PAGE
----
So for me, when I think of that question, it's all about the intention that you hold. So if, as a manager, your intention is to make everything as efficient as possible, to operate within the most efficient means, that's not to say an unnecessary thing, it's a very important thing. However, if, as a manager, your intention is to take the perspective of the person who's going to receive your service or product like a customer, or to take the perspective of a person or an employee in your team, then I believe that's a different kind of manager. What I mean by that, just to break it out, is a manager who's focused on, purely on efficiency often can fall into, and I've seen this with clients, the pitfall of optimising a part of the whole question and they sub-optimise the whole company. So by making their particular area efficient and managing it really tightly and controlling inadvertently and unknown to them, they're slowing everyone else down. Whereas if you take an outside-in approach, so you start to take the perspective of the customer or of someone in your team and you're managing for efficiency from their perspective, suddenly things happen.

[00:06:07.960] - Speaker 1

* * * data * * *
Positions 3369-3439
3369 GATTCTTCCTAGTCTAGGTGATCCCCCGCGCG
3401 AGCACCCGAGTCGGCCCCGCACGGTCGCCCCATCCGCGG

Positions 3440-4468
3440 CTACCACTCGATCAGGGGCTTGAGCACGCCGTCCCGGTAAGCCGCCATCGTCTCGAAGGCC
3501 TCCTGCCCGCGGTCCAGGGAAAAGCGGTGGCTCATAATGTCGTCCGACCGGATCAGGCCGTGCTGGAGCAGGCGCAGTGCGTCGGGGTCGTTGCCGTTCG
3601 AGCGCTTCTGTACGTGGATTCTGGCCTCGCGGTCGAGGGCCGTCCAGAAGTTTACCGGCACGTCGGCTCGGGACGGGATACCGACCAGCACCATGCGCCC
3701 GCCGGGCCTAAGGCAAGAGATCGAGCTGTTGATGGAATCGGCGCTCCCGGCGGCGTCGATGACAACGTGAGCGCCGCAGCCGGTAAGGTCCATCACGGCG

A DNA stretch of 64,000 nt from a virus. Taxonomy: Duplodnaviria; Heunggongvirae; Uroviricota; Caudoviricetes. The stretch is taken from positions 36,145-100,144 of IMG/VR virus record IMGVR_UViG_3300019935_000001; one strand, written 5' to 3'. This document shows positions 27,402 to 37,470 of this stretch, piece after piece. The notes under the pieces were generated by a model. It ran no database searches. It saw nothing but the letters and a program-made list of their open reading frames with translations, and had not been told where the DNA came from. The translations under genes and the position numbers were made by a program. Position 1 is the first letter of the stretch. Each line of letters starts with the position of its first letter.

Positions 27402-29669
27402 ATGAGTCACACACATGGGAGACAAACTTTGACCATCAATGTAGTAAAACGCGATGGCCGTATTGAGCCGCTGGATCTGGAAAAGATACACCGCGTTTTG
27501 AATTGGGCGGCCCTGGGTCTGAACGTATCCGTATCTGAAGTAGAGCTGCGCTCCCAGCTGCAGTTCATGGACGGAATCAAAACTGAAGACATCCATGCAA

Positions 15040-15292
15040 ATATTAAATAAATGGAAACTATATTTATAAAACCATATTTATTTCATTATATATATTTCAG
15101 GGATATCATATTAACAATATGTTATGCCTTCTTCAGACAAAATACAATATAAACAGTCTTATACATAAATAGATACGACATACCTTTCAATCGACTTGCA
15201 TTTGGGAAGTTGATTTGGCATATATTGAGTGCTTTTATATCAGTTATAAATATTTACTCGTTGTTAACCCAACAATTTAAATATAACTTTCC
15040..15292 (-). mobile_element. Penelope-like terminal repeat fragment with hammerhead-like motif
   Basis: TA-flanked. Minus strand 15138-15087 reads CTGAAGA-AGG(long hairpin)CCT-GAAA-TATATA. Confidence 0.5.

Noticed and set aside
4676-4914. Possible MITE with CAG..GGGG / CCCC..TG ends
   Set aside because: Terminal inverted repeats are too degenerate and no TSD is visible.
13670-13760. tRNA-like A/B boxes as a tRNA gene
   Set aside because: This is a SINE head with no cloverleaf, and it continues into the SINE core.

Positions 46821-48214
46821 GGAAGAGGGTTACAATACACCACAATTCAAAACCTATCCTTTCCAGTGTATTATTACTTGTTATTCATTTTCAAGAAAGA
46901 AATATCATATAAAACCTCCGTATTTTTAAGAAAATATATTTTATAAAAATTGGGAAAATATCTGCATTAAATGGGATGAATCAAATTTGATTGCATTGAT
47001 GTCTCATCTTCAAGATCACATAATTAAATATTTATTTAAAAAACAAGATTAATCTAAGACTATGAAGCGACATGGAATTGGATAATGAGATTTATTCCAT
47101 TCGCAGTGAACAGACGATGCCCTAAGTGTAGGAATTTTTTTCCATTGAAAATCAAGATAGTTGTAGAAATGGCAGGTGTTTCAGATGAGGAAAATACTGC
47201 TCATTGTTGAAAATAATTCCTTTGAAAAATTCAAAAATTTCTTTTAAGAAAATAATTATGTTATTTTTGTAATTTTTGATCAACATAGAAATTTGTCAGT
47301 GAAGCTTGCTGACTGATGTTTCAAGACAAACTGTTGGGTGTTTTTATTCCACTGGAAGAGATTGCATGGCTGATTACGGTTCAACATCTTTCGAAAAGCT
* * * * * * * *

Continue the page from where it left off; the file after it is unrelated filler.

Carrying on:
Either what you're producing or the service you're providing internally is well received, and you get feedback to confirm that. Or maybe the team members start to see improvements, but they see them in the eyes of a customer because you're role modelling this kind of behaviour. So for me, it a short answer, because that was quite a long explanation. If you're in the former camp, you're just driving proficiency. I think it would be quite hard to operate in an agile organisational team. Not impossible, but it would take some work. If you're in the latter camp and you're taking that outside-in perspective, customer team, employee, I think your journey is going to be a lot smoother. You may not even need to know agile. You just happen to do that kind of thing naturally. What's your take on it?